US 20060174895 A1
An orthopedic device to register and retain an anatomical position. The device includes a plurality of independently deformable members or one or more support members forming a contact area adapted to contact the body and conform to the anatomical position when placed in contact with the body. One or more adjustment members permit alteration of the contact area either to conform to a neutral anatomical position or to set a desired anatomical position. A locking mechanism is included to lock the adjustment members to retain the shape of the contact area after the body is removed from the contact area. The desired anatomical position may be repeatably established by placing the body in contact with the contact area having the retained shape. A reproducible reference datum may be used to replicate the desired skeletal orientation interoperatively.
1. A method of registering a skeletal position of a vertebral section, the method comprising:
placing a contact surface of an orthopedic device in contact with the vertebral section;
adjusting a shape of the contact surface to conform to the skeletal position of the vertebral section; and
locking the shape of the contact surface such that it remains after the vertebral section is removed from the contact surface.
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10. A method of re-creating an anatomical position of a vertebral section, the method comprising:
placing a flexible contour surface of an orthopedic device in contact with the vertebral section for which said anatomical position is to be registered;
adjusting a plurality of support members and conforming the contour surface to replicate the anatomical position;
locking the contour surface in the anatomical position;
removing the orthopedic device from the vertebral section; and
thereafter, placing the vertebral section in contact with the locked contour surface and re-creating the anatomical position.
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19. A method of repeatably establishing a desired anatomical position of a body part comprising:
enclosing a magneto-rheological fluid within the bladder;
placing an outer surface of the flexible bladder in contact with said body part;
allowing the outer surface of the flexible bladder and magneto-rheological fluid to conform to the desired body part; and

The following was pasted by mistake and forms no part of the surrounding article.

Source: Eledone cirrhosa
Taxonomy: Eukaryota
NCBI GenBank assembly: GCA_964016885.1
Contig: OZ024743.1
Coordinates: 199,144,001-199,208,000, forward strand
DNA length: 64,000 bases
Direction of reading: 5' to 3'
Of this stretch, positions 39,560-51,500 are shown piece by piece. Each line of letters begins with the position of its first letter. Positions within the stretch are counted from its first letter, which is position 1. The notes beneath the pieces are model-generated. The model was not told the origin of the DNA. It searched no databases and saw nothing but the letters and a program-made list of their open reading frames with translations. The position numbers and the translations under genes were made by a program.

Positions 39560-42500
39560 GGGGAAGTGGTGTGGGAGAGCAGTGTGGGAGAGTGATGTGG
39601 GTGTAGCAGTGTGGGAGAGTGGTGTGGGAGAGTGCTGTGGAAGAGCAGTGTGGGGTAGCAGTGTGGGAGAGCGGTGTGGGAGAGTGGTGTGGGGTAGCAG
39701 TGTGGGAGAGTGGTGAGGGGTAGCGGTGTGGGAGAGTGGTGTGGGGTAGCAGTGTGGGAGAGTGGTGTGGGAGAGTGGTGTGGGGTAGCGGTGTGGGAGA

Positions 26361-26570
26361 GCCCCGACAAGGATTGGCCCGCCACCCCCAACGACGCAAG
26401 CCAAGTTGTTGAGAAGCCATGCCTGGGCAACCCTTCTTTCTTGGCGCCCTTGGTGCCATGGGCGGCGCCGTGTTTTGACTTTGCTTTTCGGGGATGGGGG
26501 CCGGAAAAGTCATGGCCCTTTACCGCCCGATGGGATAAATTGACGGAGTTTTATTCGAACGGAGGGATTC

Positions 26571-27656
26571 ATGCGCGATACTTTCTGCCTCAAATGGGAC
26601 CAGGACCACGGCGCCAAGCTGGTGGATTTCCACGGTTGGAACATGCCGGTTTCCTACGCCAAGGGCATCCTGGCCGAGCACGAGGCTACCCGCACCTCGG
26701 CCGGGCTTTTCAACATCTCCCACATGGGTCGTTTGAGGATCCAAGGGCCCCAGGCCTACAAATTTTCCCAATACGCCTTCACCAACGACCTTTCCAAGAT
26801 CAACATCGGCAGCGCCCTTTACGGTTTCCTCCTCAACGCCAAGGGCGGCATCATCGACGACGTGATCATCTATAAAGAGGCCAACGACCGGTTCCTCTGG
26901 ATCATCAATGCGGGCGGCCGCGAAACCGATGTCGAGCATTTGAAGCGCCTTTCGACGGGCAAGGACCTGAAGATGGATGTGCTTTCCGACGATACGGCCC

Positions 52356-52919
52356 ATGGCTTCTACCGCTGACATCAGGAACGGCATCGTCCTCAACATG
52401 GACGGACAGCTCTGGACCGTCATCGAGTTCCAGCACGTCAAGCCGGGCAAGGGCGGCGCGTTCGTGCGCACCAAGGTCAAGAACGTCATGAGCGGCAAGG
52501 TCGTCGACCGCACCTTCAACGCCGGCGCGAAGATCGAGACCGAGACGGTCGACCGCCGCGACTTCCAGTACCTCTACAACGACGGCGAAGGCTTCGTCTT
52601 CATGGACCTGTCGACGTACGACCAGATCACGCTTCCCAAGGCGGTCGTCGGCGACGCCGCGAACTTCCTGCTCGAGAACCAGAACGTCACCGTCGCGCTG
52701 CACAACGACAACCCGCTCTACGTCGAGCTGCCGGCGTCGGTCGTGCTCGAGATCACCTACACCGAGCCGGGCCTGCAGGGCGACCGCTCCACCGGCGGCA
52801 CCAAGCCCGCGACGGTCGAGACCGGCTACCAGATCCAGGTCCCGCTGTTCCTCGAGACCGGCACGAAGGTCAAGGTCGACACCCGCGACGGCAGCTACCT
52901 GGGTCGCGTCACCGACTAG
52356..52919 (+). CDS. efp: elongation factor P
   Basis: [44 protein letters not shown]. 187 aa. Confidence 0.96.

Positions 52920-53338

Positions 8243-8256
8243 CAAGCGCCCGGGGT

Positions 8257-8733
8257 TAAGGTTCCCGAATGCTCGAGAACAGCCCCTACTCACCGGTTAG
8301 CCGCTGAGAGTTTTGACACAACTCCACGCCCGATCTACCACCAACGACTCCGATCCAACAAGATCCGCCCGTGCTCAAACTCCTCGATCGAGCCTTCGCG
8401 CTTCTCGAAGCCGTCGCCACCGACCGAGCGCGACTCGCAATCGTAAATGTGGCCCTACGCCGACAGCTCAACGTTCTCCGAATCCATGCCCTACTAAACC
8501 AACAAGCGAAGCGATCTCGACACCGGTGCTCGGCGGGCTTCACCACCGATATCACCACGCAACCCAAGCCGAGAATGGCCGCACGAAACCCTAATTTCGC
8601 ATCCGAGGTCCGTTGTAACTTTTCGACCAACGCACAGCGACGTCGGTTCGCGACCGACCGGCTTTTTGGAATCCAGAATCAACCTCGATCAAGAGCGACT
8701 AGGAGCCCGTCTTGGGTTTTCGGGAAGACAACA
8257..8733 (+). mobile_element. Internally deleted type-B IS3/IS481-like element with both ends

applying a magnetic field to the magneto-rheological fluid and retaining the desired anatomical position.
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23. A device to capture a skeletal position of adjacent vertebral members, the device comprising:
one or more independently deformable members forming a contact area adapted to contact the adjacent vertebral members and a finite area around the vertebral members;
an adjustment member operatively connected to the one or more independently deformable members to selectively support the deformable members to position the contact area against the vertebral members to replicate the skeletal position; and
a locking mechanism to lock the one or more deformable members to maintain the shape of the contact area in the skeletal position after the vertebral members are removed from the contact area.
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33. A device to capture an anatomical position of a body, the device comprising:
one or more support members attached to the base and movable between extended and retracted positions relative to the base;
an adjustment member operatively connected to the one or more support members to position the support member against said body; and
a locking mechanism to lock the one or more support members.
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43. A device to capture an anatomical shape of a body, the device comprising:
a flexible cover; and
a magneto-rheological fluid supporting the outer cover, the magneto-rheological fluid and the cover being deformable to conform to said anatomical shape when the cover is in contact with the body and the magneto-rheological fluid is outside the presence of a magnetic field, and the magneto-rheological fluid and the outer cover retaining said anatomical shape when the magneto-rheological fluid is in the presence of the magnetic field and no longer in contact with the body.
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47. A device to capture a skeletal position of a body, the device comprising:
a plurality of independently inflatable chambers connected together to form a contact area adapted to contact the body;
at least one of the independently inflatable chambers being an intermediate chamber having a segment supported at opposite ends as to create open areas adjacent either side of the suspended segment;
the independently inflatable chambers being fillable with varying amounts of a filler substance to conform the contact area to said skeletal position, the inflatable chambers maintaining the conformed shape of the skeletal position after the body is removed from the contact area.
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54. A device to capture an anatomical shape of a vertebral section of a body, the device comprising:
a flexible sheet having first and second ends, the first end being attached to the base; and